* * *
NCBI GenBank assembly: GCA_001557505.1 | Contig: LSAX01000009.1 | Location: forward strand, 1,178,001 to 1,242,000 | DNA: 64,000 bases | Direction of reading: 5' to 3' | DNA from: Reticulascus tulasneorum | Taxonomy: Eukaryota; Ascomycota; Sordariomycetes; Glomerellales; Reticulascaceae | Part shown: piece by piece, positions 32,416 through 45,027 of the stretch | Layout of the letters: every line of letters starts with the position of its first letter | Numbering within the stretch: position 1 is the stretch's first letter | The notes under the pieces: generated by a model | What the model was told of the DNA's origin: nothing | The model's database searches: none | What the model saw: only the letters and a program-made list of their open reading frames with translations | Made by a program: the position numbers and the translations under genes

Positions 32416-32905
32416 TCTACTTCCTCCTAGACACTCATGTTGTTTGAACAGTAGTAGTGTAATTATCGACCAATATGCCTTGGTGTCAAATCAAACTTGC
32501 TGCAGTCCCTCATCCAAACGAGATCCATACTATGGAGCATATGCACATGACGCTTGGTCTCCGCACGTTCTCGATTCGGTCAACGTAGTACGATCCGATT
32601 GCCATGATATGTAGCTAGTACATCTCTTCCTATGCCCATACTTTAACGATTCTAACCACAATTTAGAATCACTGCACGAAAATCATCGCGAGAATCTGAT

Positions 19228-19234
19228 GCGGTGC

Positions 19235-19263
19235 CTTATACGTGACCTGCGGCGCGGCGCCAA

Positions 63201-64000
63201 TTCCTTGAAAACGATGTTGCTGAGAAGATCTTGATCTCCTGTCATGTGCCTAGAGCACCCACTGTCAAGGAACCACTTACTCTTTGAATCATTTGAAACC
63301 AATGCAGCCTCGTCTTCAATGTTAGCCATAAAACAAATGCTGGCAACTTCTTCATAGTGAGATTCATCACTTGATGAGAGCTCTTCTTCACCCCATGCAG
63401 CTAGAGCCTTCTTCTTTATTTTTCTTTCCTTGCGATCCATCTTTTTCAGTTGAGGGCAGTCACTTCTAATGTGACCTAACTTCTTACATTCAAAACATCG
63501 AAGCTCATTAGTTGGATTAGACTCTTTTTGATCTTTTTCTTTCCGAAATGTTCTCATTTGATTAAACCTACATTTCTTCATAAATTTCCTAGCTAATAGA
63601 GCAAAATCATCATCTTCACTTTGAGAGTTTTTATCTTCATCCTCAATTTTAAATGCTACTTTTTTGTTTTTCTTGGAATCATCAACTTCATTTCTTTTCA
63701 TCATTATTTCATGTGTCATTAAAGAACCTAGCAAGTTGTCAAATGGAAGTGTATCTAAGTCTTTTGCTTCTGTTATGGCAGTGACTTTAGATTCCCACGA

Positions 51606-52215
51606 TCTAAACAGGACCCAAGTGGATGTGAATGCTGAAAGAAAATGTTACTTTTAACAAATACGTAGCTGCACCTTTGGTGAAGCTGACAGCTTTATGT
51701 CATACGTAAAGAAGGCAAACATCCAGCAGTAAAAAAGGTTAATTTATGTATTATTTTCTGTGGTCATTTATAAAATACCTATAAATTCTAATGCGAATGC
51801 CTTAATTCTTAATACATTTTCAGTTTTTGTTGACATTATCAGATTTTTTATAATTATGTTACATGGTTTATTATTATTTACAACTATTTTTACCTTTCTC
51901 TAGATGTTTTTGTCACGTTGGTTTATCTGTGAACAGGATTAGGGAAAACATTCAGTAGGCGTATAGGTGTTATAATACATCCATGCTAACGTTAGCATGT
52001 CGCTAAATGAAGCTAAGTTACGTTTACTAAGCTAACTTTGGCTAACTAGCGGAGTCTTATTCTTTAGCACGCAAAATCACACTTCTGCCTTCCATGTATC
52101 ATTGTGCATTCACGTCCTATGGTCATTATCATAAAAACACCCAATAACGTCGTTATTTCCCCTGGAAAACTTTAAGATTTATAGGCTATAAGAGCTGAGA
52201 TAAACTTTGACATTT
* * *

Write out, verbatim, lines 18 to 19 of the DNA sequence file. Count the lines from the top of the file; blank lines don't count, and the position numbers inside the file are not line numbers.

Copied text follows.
51606 TCTAAACAGGACCCAAGTGGATGTGAATGCTGAAAGAAAATGTTACTTTTAACAAATACGTAGCTGCACCTTTGGTGAAGCTGACAGCTTTATGT
51701 CATACGTAAAGAAGGCAAACATCCAGCAGTAAAAAAGGTTAATTTATGTATTATTTTCTGTGGTCATTTATAAAATACCTATAAATTCTAATGCGAATGC